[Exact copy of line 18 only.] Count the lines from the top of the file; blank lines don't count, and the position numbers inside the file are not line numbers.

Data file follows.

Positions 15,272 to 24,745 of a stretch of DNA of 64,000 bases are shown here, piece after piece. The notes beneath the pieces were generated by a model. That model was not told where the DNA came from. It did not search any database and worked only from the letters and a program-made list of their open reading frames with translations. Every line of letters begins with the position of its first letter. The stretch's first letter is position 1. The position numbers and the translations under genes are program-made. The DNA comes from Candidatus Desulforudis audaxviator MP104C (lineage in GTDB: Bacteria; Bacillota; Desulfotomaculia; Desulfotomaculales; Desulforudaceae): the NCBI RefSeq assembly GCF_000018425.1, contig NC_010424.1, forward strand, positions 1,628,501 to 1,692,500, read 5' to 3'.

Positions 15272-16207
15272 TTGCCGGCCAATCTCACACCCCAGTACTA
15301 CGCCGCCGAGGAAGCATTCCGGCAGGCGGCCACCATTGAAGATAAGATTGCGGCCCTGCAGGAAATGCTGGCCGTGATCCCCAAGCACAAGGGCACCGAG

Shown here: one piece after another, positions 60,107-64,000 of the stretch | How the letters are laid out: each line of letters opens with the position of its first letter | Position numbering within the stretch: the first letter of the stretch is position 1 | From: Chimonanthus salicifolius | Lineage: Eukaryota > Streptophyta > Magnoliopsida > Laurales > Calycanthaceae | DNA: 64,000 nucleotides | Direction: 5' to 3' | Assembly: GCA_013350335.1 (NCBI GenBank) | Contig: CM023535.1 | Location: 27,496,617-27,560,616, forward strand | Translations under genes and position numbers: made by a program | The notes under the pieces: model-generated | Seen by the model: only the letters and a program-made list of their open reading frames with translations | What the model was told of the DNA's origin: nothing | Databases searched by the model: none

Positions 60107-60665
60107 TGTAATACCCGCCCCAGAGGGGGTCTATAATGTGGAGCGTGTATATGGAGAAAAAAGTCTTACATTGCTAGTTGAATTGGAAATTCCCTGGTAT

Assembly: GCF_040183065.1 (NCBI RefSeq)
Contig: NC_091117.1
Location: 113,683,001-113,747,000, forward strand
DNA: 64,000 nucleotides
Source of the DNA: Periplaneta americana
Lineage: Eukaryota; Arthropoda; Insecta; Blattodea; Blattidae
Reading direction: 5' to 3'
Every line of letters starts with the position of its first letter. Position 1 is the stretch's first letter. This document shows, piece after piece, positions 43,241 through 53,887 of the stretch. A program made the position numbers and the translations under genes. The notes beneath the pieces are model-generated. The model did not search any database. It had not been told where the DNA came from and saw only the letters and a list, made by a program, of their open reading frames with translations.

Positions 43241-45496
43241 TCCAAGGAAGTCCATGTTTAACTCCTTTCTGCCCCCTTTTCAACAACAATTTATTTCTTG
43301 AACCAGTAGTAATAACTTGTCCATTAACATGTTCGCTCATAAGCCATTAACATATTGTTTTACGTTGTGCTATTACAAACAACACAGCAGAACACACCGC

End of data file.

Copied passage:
43301 AACCAGTAGTAATAACTTGTCCATTAACATGTTCGCTCATAAGCCATTAACATATTGTTTTACGTTGTGCTATTACAAACAACACAGCAGAACACACCGC